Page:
Ratio in investment mathematics that shows the average capital commitment period of an investment in bonds respectively its interest rate sensitivity. The “Macaulay duration” is the capital-weighted average number of years in which a bond will provide payments. The “modified duration”, on the other hand, shows the change in present value of a bond in the event of a change in interest rates and is thus a measure of the interest rate risk associated with a financial instrument.
Proportion of written premium attributable to the insurance protection in the financial year.
Ratio calculated by dividing the Group net income attributable to shareholders of Talanx AG by the average weighted number of shares in circulation. Diluted earnings per share take into account subscription rights that have been exercised or that have not yet been exercised when calculating the number of shares.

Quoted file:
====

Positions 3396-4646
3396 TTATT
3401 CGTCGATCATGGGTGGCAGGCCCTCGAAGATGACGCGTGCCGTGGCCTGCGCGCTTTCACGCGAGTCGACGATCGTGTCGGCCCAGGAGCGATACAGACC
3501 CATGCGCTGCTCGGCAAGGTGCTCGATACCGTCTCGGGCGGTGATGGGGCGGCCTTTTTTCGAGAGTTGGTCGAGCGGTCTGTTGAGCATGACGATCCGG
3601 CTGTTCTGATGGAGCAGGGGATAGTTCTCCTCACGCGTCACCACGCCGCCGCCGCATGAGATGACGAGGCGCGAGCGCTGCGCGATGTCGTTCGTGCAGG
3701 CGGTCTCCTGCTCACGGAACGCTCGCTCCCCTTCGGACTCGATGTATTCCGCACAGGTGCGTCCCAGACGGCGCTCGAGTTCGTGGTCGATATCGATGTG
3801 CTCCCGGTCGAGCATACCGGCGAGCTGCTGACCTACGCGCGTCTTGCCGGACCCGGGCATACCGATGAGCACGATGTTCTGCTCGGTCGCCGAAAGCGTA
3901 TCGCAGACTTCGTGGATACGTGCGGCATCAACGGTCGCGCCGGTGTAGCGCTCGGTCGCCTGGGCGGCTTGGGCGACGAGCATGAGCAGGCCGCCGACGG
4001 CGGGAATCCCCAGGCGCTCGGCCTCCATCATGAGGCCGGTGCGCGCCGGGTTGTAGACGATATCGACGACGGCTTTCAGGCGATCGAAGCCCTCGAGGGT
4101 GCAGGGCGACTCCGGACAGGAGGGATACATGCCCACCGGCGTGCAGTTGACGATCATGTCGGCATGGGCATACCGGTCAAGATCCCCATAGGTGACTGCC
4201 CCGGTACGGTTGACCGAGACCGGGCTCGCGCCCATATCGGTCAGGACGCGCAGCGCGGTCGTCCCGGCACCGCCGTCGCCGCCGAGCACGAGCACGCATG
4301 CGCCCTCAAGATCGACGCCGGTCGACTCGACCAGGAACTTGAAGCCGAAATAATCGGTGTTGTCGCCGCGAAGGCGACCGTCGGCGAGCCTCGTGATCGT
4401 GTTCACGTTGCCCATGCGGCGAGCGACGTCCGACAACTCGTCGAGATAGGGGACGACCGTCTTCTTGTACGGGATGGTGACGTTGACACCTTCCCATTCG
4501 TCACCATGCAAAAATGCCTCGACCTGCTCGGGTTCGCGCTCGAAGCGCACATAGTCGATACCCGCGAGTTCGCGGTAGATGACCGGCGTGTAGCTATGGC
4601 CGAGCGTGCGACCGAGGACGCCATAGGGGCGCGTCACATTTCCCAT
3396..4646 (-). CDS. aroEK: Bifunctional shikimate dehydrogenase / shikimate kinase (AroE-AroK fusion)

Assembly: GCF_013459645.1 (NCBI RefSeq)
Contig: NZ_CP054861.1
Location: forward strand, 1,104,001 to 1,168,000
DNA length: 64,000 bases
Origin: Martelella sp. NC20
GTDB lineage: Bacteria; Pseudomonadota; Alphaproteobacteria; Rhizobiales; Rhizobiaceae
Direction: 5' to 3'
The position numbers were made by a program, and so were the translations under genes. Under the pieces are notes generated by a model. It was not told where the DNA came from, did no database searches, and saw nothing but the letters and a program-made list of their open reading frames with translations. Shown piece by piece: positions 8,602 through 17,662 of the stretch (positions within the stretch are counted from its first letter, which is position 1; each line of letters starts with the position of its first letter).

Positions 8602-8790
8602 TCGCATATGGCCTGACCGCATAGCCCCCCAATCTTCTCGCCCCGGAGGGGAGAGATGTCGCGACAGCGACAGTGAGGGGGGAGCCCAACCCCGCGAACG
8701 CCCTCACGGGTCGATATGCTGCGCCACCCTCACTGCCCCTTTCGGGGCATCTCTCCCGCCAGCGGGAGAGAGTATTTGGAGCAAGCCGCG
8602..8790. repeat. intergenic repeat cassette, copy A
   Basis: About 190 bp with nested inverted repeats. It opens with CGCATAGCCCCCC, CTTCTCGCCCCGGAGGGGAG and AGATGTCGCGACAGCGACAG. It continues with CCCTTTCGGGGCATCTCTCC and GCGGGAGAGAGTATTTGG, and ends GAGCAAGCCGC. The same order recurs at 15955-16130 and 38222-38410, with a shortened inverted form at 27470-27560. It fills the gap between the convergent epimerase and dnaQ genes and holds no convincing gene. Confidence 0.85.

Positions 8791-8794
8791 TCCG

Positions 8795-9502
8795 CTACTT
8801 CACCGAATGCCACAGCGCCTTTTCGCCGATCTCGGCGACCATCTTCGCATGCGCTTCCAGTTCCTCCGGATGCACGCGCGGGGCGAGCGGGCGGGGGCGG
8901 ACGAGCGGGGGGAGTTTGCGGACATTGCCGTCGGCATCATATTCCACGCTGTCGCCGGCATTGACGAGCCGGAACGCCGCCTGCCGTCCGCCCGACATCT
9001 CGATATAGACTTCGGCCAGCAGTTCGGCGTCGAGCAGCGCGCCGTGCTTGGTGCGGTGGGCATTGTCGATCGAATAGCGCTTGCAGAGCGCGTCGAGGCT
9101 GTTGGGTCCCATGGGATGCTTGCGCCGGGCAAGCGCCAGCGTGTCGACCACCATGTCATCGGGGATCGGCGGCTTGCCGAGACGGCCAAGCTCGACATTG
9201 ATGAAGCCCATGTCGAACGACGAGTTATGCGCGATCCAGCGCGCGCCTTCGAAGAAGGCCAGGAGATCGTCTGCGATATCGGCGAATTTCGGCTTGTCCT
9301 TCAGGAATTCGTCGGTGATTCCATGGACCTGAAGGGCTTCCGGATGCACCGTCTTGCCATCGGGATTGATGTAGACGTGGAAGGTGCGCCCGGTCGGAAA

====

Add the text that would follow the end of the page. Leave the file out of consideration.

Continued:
Earnings before interest and tax; at the Talanx Group, identical to operating profit/loss.
Refers to the value of an insurance portfolio. The term comprises the present value of future net income for shareholders from the insurance portfolio including capital gains and the value of shareholders’ equity after deduction of cost of capital.
Provision constituted to offset significant fluctuations in the loss experience of individual lines over a number of years. Under IFRS, this is recognised within equity.
Method of accounting used to measure a participating interest (associated company ) in the consolidated financial statements, in which the carrying amount of the participating interest is carried on the consolidated balance sheet in line with the development of the pro rata amount of equity in the participation.